A Modern Twist On The Ancient Practice Of Food Gleaning

Sep 18, 2012

Camp Verde is a small town in between Phoenix and Flagstaff. With its rich soil, a river running through it and today's light rain, it's a hot spot for farmers. And Fred Wong has some of the best crops in town.

"Swiss chard, kale, beets, tomatoes, squash, cucumbers, watermelons, cantelope. Camp Verde is good for everything here."

Wong, 64, farms about three acres all by himself. And what he doesn't sell at local farmers markets or use at his restaurant in Flagstaff, is up for grabs. He even hangs plastic bags on the fence posts of his fields to make it easier for hungry people to collect food.

"You should try to utilize all the food you can cause there are just so many people that go without food. You see homeless people, you know. And if you have extra food it's great to share it and let somebody else eat it instead of letting it go to waste, you know."

Wong is facilitating the ancient act of "food gleaning". It was considered law in many religious writings, including the Old Testament, that farmers leave the edges of their fields un-harvested so hungry people and orphans had a source of food. But as cities have grown and farm land has become more industrial and remote, opportunities for food gleaning have become fewer. And that's why Flagstaff resident Irene Montano is getting creative in her neighborhood...with apples.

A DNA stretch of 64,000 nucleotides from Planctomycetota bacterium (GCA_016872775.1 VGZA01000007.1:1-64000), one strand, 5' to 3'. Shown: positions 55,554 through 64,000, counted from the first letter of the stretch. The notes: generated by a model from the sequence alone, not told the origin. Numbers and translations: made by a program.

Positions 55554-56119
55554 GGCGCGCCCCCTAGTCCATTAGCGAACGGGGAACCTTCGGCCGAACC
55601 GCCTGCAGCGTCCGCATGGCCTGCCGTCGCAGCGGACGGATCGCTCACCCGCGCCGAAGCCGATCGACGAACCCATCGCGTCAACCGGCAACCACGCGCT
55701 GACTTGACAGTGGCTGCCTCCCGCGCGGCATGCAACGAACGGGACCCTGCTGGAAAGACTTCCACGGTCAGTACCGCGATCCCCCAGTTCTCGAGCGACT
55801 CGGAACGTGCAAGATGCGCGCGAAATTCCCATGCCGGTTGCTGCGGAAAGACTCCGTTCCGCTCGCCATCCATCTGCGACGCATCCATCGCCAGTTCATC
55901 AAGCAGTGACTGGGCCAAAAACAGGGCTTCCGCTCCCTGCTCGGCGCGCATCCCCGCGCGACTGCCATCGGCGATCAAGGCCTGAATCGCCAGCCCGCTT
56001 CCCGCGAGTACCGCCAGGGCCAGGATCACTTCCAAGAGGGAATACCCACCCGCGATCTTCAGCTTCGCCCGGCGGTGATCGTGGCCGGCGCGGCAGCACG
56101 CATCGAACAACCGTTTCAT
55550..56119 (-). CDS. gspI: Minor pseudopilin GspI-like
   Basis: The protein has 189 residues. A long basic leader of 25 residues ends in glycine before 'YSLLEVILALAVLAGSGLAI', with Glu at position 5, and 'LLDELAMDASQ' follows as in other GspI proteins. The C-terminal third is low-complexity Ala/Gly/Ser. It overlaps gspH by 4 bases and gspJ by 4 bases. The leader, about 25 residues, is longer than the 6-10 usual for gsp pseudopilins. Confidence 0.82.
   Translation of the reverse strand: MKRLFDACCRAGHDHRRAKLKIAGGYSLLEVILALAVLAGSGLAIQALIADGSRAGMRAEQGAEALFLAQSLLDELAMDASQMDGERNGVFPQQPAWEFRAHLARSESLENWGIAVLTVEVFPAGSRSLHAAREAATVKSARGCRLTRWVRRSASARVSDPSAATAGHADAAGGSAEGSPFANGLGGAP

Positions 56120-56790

"Sunnyside is one of Flagstaff's oldest neighborhoods. Apple trees line the streets and grow abundantly in peoples' backyards. Montano says about two years ago, one of the kids in her neighborhood youth group wondered why there was never any fresh fruit at the food bank. So,  he proposed picking all the apples in the neighborhood and donating them.

"We went around the neighborhood, we knocked on people's doors and got permission. ANd most of them were like, wow, that's a great idea. Sure, come take our apples."

Landon Merrel was one of those people. He's the pastor at the Covenant Church, the site of today's apple gleaning project.

"I think it's awesome because you know our whole goal as a church - or even as a guy - is just to bless the community. I mean it's trees that are naturally grown back here, so we want them to go to good use.

Last year, the Sunnyside youth group donated 600 pounds of apples to the food bank and they hope to top that record this year. But, you don't have to be a farmer or live in an apple-rich neighborhood to squeeze every last drop out of your produce. Today is juicing day at Amber Skye Meyer's house.

"Well, today we've got some asparagus ends, some cucumber peels, some fennel stems, some celery that needs to be used before it goes bad in the fridge. It tastes a lot better than it sounds."

Meyer is a full time mom and absolutely hates to waste any of the food she buys or grows in her small backyard garden. So, her solution is daily juicing.

"I pretty much keep one plastic bag in the fridge and put all of our scraps in there. If I cut up a cucumber for Anya to eat, I'll put the peels in the bad and I'll juice them later. Or if I cut off the ends of the asparagus for dinner, potato peels, the ends of carrots. Pretty much anything that's just scraps."

Meyer admits some of her concoctions are hard to choke down. But, she'd rather risk the gag reflex than throw away food. Thankfully, today's blend happens to be a good one.